Nerves are fragile and can be damaged by pressure, stretching, or cutting. Injury to a nerve can stop the transmission of signals to and from the brain, preventing muscles from working and causing loss of feeling in the area supplied by that nerve.
The goal in fixing the nerve is to repair the outer cover so that nerve fibers can grow down the empty tubes to the muscles and sensory receptors and work again. This requires microsurgery. Nerves can recover after a good repair and grow at an average rate of about 1mm per day. Restoration of upper extremity joint function following disabling injuries include Brachial Plexus injuries.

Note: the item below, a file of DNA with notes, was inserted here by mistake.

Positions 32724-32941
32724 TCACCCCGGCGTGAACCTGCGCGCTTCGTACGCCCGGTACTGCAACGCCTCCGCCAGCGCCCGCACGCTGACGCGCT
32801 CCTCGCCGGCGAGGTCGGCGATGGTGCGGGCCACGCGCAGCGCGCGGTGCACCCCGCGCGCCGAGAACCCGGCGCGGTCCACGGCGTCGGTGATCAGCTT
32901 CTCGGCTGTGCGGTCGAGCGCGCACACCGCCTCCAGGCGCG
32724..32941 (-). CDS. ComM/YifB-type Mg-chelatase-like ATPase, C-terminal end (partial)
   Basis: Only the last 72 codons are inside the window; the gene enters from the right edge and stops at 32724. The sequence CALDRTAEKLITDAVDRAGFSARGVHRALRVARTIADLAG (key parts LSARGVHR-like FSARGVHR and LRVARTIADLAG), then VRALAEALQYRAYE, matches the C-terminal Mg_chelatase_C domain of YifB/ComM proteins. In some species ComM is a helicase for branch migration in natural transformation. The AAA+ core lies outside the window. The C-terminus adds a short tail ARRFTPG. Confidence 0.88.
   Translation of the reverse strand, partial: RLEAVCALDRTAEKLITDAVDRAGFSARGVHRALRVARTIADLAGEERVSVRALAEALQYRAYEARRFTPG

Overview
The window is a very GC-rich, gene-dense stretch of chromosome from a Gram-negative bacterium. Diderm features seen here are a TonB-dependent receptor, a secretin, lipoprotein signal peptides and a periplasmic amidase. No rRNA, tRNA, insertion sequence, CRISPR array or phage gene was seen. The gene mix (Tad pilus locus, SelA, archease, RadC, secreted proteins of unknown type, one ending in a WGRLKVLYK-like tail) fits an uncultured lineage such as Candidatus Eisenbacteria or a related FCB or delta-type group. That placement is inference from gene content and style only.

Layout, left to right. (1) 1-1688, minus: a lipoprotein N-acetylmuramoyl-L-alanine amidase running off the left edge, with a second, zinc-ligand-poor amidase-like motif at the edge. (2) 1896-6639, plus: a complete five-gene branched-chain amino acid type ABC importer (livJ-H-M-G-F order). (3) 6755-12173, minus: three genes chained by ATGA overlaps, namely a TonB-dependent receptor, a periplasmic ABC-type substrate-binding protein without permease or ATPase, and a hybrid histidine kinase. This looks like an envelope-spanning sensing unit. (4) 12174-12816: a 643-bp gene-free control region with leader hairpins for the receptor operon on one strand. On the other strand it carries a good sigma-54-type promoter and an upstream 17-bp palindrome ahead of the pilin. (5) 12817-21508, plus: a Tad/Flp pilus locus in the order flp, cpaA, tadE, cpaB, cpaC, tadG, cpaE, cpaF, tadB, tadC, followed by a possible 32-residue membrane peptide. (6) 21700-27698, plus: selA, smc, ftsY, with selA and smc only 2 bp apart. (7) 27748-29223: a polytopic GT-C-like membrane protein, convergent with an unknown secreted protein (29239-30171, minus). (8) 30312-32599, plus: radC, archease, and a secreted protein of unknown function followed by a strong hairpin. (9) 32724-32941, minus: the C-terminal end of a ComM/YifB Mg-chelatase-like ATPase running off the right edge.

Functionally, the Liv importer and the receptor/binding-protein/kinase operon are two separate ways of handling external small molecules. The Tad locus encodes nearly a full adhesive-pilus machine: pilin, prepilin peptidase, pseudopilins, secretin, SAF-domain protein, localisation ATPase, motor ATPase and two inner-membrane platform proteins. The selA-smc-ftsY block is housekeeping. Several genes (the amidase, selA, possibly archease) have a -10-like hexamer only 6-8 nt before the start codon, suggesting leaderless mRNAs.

To fix a cut nerve, the insulation around both ends of the nerve is sewn together. A nerve in a finger is only as thick as a piece of thin spaghetti, so the stitches have to be very tiny. The repair may need to be protected with a splint for the first 3 weeks to prevent it from stretching apart.
If you like to learn more about the treatment and the possible outcomes, feel free to enquire here.
Aftercare: Prevention of Complications